Do you ever wonder how you know what you know? Or if what you know is even true anymore?
That’s not a philosophical question so much as a pragmatic one because in our world the body of knowledge for just about every single field you can think of and some you’ve never even heard of is growing exponentially and will likely continue. Never mind the average person’s questions. The world’s universities are pumping out scores of BAs, MAs and PhDs and new minds are turning over old problems with new questions and new ways of looking at things, and generating new knowledge. Or they are creating entirely new channels of enquiry into new fields.
Now in a way, that’s always been the case, but what’s new to the equation is the speed at which this is happening, due in part to a more formalized approach to getting research findings out there. I heard that once upon a time it took about 40 years to get from the research bench to the average person on the street, and while that seems a bit long, it probably was an indication of the entire process of research into solid, irrefutable evidence.
We do not stand for the long view. Not anymore.
There are now the fields of research transfer and for the business world knowledge transfer that are offshoots of communications/PR (heresy, I know) that deal strictly with bundling up research findings into usable bits of data and information and sending it out to trade and public media in some form or another so that we can get a sniff of it.
I’m using the term research findings deliberately. It would be good if it’s the body of evidence that’s disseminated in digestible bits, together with ideas as to what it all means and how the new evidence meshes or doesn’t with existing practices and beliefs and attitudes. But no. That’s not really happening in spite of the concept, (very big in health and related fields) of evidence into practice.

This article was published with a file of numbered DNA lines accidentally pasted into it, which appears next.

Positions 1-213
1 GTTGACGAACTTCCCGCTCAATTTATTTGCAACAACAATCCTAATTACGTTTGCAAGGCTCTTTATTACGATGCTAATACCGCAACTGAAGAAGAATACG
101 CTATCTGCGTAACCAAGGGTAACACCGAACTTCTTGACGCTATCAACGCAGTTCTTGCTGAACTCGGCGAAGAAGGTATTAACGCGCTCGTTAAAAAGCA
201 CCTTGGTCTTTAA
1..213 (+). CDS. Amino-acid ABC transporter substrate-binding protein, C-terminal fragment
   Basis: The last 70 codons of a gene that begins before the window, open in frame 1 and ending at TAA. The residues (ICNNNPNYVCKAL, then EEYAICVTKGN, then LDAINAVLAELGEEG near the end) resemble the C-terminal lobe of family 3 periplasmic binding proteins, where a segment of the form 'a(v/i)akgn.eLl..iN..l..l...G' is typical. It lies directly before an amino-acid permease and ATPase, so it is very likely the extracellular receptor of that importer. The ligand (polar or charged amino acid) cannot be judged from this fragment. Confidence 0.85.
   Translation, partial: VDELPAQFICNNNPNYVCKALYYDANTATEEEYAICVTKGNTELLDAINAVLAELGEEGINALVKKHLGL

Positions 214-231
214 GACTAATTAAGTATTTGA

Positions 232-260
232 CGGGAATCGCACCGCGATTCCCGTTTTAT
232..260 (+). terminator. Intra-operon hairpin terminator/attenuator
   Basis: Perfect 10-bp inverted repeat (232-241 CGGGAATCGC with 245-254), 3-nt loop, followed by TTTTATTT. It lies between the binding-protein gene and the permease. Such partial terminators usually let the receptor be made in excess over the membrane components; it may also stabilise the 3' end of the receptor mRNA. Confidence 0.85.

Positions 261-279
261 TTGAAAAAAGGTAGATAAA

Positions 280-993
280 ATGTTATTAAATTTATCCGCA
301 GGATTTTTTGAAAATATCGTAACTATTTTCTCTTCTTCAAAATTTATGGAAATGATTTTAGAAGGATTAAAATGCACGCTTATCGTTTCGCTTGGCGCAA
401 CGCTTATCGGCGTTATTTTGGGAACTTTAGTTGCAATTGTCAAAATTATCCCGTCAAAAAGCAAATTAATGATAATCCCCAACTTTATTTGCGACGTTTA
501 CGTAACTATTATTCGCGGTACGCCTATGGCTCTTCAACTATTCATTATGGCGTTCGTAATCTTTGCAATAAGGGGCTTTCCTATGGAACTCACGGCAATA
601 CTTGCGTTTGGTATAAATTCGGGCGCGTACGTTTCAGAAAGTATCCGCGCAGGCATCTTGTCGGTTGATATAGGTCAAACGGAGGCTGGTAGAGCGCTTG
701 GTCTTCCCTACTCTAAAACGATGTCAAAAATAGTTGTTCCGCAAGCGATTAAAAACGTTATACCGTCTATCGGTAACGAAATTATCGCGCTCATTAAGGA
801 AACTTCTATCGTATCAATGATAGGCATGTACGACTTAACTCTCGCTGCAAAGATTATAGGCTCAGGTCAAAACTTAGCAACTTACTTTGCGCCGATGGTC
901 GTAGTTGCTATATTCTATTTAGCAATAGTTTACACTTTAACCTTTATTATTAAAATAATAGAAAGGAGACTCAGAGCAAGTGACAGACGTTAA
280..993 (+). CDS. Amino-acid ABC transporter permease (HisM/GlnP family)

As fields of endeavour, research and knowledge transfer are basically about gathering the information ‘stuff’ aka, the right information to the right people at the right time and in the right way (MP3 or CD or news release or workshops or face-to-face meetings) so that whatever needs to get out there is released. The notion of transfer is deceptive in this context: it imagines that somehow a bit of information is going to get into my head and not only change my worldview in some way but also change my behaviour.
One of my areas of interest is the knowing-doing gap. It’s a term used primarily in organizational life and businesses, but in my little mind, it is about people and that three-pound thing called a brain. Knowing-Doing is a complex process and maybe there aren’t gaps so much as obstacles and barriers. Transfer of research findings or knowledge runs SMACK into the knowing doing gap universe. I am also interested in expanding and contracting universes, but that’s a whole other tangent to this tangent, even if it is related.
Back to main point
I wonder about knowledge and knowing because about five years ago, I was reading an article about dinosaurs and the emerging theories/new knowledge about the relationship between dinosaurs and birds. It struck me that I was reading was totally different than what I had learned in school. Until that point, I was blissfully ignorant of my ignorance.
And then, this week, I ran across an article that after I read it, and thought about it and re-read it I landed on two feelings about it: amazement and troubling.
The article is troubling because it presents research findings from one study. One study’s findings does not meet the burden of proof necessarily to be considered evidence.
It’s troubling because it is speculative, and perhaps we have enough speculative journalism in our world.